Also, while material sustainability is a growing focus for brands, 3rd-party manufacturers have historically handled the sourcing and logistics of virgin resin, since the manufacturing and packaging input material was often considered an afterthought. Shifting to PCR for any aspect of the manufacturing process should require the brand and manufacturer to collaborate with experts to facilitate some aspects of sourcing new types of resin. In this instance, the importance of finding a trusted partner to shepherd you through a new type of supply chain can make all the difference.

As organizations look internally, they should understand the initiatives of department sourcing. What are the goals? Has the team been educated in sustainability? Does the team have incentives beyond sustainability? While it’s natural for sourcing teams to find the lowest bill of sale for material, and their performance goals measured on fractional margins, understanding the difference between pennies in material costs and the uplift in marketing and sales potential is paramount.

It is also critical to find out if the existing sourcing team is intimately intermingled with supply vendors and manufacturers. This may explain potential hesitations when introducing new material.

Material Knowledge

Most brands don’t possess a plethora of in-house expertise surrounding materials they’re not already working with steadily. Collaborating with a trusted network of well-aligned sustainable material suppliers can help bridge this gap. The know-how and experience in finding the perfect PCR can be the difference between program success or failure.

For example, beyond material sourcing, being aware of the validity of the documentation and calculations required to verify the provenance, contents, and impact of the PCR material associated with a project is paramount.


While every company should strive to make its products and processes as sustainable as possible, there’s no denying the additional gains that powerful storytelling can have on an initiative’s overall impact. To ensure a company maximizes the benefits of this opportunity, marketing should be a major internal partner from the early stages, fully bought-in and excited about the new messaging possibilities that sustainability initiatives present.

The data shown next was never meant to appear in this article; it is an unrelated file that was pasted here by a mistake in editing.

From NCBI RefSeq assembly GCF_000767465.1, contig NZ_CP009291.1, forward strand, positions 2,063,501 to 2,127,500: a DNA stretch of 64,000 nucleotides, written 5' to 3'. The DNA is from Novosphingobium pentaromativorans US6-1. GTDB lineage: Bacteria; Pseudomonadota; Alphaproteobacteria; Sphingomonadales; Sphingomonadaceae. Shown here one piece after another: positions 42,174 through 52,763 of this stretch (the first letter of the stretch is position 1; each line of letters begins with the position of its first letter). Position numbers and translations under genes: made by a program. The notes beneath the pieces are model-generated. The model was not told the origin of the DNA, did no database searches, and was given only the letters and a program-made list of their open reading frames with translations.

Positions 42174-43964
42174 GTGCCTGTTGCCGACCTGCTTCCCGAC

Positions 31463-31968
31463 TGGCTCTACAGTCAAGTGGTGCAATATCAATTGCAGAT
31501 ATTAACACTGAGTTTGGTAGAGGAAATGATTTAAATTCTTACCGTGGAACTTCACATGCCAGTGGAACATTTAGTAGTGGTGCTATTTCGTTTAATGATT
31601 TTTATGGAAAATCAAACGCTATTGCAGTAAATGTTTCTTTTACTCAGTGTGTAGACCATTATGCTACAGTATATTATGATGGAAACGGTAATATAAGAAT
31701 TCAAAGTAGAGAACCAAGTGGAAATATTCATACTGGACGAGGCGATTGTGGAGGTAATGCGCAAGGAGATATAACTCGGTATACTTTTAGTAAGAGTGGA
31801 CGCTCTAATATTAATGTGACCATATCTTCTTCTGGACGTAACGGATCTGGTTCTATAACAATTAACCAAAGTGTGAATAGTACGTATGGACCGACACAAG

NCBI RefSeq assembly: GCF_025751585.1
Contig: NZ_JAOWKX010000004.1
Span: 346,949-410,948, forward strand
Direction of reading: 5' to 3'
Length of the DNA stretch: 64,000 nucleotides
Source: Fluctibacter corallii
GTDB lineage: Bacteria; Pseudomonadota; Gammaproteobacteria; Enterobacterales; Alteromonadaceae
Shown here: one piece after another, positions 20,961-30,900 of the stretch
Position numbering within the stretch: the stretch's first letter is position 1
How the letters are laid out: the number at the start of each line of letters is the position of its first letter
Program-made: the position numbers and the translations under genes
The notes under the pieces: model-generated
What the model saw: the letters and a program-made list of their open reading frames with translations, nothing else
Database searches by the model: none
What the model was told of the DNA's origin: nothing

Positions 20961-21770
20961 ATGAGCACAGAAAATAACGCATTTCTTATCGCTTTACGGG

Shaping the story from the onset with marketing allows for cross-department continuity, from the product name and packaging to the go-to-market strategy and tactics. Even a minor product change that boosts a product’s environmental bona fides warrants this level of thinking and execution to maximize the ROI of each endeavor.

As consumers become more demanding of transparency and honest storytelling, the importance of verification and documentation has become essential. And, companies should strive to use materials that add value in this domain. They can do this by working with suppliers that offer key data on measurable impacts as well as knowledge of best practices from prior successes. Tailoring this message for each audience and selecting the appropriate channels for spreading it contributes heavily to incremental sales and the reputation boost companies deserve after reducing their reliance on virgin plastic.

Guest Author

Rob Ianelli Oceanworks

(Credit: Rob Ianelli)

In 2016, Rob Ianelli created Norton Point, a mission-oriented brand that debuted the use of ocean plastics in eyewear. In creating Norton Point, Rob witnessed the challenges of navigating the fragmented, disorganized ocean plastic sector firsthand. It was clear that someone needed to roll up their sleeves and do something to close the gap in supply and meet consumer demand for plastic action at scale. In 2018, Oceanworks was born.


Rob Ianelli, Oceanworks Founder & President